In late April, the battalion was reassigned to the newly arrived 3ACR in Area of Operations West. Charlie Company remained with 3-7 Cavalry Regiment for continued operations near Baghdad International Airport. For the mission in support of 3ACR, the battalion had control of a terrain team from the 320th Engineer Company; the 761st Ordnance Company (EOD); and Alpha Company, 142d Engineer Battalion, from the North Dakota Army National Guard. Our support of 3ACR was not only combat engineering but also infantry- and construction-related projects. Because the area of operations extended from the borders of Syria, Jordan, and Saudi Arabia to the outskirts of Baghdad, we assigned engineer companies to the maneuver squadrons. Alpha Company was attached to 1st Squadron for operations along the Syrian border and Bravo Company to the 3d Squadron for operations along the Jordanian border. The 2d Squadron did not receive any 54th Engineer Battalion augmentation since it had the 43d Engineer Company, which is organic to the regiment. The battalion tactical operations center (TOC) colocated with the regimental TOC in Ar Ramadi, and the remainder of HHC located at Al Asad Air Base, about two hours west, where it supported the Support Squadron and 4th Squadron of 3ACR. Each company was augmented with an EOD team to destroy caches and clear UXO.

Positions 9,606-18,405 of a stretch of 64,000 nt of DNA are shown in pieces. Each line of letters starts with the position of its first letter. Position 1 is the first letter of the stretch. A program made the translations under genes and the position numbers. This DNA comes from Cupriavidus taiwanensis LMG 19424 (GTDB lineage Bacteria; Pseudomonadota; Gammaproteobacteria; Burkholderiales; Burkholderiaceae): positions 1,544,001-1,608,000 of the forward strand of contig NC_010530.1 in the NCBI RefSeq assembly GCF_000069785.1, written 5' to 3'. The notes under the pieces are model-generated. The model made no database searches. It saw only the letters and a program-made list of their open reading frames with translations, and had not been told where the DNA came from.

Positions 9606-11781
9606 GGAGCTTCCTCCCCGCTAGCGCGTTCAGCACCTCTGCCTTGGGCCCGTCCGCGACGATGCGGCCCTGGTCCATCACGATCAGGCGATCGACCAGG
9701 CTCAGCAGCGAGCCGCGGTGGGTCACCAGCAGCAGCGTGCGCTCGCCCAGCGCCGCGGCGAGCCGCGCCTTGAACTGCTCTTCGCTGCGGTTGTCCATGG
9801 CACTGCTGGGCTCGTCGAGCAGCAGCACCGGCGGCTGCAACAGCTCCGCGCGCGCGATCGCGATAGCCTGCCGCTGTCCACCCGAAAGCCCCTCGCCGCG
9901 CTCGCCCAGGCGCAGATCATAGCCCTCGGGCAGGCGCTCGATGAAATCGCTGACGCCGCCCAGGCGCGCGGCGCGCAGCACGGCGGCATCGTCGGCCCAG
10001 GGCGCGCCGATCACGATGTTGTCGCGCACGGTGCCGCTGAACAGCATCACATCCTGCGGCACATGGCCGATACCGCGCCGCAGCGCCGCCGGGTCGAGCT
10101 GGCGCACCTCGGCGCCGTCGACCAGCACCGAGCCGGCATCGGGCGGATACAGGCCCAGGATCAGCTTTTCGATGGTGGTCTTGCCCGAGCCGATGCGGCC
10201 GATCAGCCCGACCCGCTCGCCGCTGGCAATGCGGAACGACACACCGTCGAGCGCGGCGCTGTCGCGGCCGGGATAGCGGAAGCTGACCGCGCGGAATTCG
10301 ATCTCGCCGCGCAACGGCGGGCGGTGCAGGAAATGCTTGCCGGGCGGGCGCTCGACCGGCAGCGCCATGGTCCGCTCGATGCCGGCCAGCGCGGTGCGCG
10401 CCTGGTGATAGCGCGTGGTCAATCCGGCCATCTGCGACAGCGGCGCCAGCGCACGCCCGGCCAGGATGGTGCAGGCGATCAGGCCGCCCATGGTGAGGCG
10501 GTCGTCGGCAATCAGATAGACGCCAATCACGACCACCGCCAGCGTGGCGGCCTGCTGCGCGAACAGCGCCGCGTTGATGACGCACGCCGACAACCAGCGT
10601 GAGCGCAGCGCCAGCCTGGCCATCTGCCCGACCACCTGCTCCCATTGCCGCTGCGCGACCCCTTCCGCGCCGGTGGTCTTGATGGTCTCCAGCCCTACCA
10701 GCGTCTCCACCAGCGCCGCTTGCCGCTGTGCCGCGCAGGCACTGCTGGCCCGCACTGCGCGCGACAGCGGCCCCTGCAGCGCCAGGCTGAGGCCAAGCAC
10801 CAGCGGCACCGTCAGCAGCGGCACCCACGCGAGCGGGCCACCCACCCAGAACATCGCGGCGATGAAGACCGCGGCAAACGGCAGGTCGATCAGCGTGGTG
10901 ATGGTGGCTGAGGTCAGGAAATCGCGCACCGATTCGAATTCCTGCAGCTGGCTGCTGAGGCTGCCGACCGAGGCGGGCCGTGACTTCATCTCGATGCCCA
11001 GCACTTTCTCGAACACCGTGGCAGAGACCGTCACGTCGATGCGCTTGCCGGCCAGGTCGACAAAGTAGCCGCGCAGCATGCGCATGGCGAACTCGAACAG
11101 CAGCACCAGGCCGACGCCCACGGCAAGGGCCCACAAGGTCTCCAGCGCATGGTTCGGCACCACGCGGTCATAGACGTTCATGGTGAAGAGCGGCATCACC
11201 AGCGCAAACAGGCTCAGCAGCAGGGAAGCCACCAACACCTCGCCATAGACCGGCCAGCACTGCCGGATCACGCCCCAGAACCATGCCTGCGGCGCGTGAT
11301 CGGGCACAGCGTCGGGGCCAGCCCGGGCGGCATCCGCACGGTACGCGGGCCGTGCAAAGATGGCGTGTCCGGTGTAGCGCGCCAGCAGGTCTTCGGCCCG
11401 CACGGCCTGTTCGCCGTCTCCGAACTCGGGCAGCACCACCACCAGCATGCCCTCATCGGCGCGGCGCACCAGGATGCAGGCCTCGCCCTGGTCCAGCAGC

Commanders had instructions to be the total force engineer for their squadron commanders. Combat engineers served as construction engineers building field latrines, hand-washing stations, and showers. They set up minor power grids, rewired lights and sockets, repaired air conditioners, and installed ceiling fans.
Engineers teamed with civil affairs teams for infrastructure assessments in local towns, looking at water and power production and distribution systems, sewage treatment facilities, and garbage collection. In addition, they identified numerous goodwill projects such as the construction of soccer fields, playgrounds, and central parks. Engineers assessed facility damage to schools and hospitals. HHC hired the former Al Asad base engineer (an Iraqi) and a team of local nationals to get the facility operating at prewar standards. Companies also operated traffic control points, conducted presence patrols and search operations, and helped civil affairs teams with civil servant wage distribution.